soned that liceause of this, wilh Amer
ica's tremendous progress in methods.
this country Is in a position to defy all
"For Instance." said Mr. Carnegie,
"England is in a far worse position as
to ore than the United States."
"WESTERN UNION BOBBED.
Discovery of Conspiracy Leads to Dis-
charge of Thirty-two Operators,
,.,,((1,.. Wash, Dec. 22. Detectives
rlie Xorihern Paclnc' and-Great
I Northern railroads liave uncovered a
conspiracy to rob the Western Union
eomny of tel
nt Iteed of the Western
Union Telegraph company said:
"Our iHKikkeepiug and auditing de
partments experienced iliffieulty in
tracing messages of which they had
no record In checking accounts, but
uion which complaint had Ieen re
ceived of nondelivery and delay.
"As high as -l."i per cent of these mes
sages were never reported In the
monthly statements to our checking
department, and further investigation
resulted in positive proof that this
proceeding held good 011 many mes
sages filed with operators at railroad
"As a result of the disclosures thirty-two
oMTjitors have lieen discharg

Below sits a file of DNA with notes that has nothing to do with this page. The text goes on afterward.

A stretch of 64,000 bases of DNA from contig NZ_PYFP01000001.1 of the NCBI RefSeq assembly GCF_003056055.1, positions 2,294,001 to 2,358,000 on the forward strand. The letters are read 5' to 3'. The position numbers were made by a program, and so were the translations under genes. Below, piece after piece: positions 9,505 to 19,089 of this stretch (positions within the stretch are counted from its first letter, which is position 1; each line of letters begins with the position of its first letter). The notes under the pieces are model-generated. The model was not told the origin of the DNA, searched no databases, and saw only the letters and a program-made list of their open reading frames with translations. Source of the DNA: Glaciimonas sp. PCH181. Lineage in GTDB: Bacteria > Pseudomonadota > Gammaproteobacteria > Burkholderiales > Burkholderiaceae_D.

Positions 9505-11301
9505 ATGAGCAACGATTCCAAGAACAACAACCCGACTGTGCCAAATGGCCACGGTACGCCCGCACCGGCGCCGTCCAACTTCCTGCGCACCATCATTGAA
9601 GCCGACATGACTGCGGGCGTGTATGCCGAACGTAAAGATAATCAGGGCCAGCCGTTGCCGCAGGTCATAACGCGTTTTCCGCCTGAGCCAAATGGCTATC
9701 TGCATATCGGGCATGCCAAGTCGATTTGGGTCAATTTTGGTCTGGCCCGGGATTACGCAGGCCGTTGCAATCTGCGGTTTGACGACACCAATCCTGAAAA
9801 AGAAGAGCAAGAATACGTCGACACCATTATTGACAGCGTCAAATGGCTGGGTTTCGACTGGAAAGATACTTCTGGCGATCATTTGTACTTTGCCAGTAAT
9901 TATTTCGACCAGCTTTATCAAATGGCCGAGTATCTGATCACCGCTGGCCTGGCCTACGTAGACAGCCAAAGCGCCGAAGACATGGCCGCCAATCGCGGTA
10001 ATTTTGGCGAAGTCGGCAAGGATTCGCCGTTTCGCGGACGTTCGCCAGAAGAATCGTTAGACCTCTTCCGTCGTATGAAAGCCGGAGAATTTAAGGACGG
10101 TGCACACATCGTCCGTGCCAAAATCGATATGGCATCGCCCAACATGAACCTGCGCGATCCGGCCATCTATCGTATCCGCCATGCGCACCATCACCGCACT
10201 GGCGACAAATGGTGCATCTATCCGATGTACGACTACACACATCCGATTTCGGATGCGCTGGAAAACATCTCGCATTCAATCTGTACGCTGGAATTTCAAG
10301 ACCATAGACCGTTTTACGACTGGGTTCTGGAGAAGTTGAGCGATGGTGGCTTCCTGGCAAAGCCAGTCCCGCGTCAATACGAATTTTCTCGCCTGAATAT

ed." Weather Probabilities.
Partly cloudy: colder; fresh
FINANCIAL AND COMMERCIAL.
Clo.ing Stock Quotations.
York, lec. 21.
Money on call was 2 per cent; time
money and mercantile paper unchanged
Amal. Copper.... 7oi Korf. & West... 81
Atchison 95H Northwestern ..175
B. &0 107 Penn. R. U. ISTi
llrooklyn R.T... M14 Reading 1S7U
Ches. & Ohio 56 Rock Island 22H
C. .C..C.&StU. 65i St. Paul' 145
D. . L. & W 5S Southern Pac...llCT4
D. & II 1764 Southern Ry.... 244
Erie 34 South. Ry. pf... 57
Gen. Electric... 156 Sugar 127
111. Central ltZ Texas Pacific.. . 32
Int,tMet 18V4 Union Pacific. .17GV4
. I- . I. , V., ' 1 n n. , rmtr
Manhattan 150VS U. S. Steel pf...lim
Mlsiouri Pac... C2?i West.
N. V. Central... .117
WHEAT Steady; contract grade,
CORK Steady: December, CTliaCc.
OATS Dull and He lower; No. 2 white,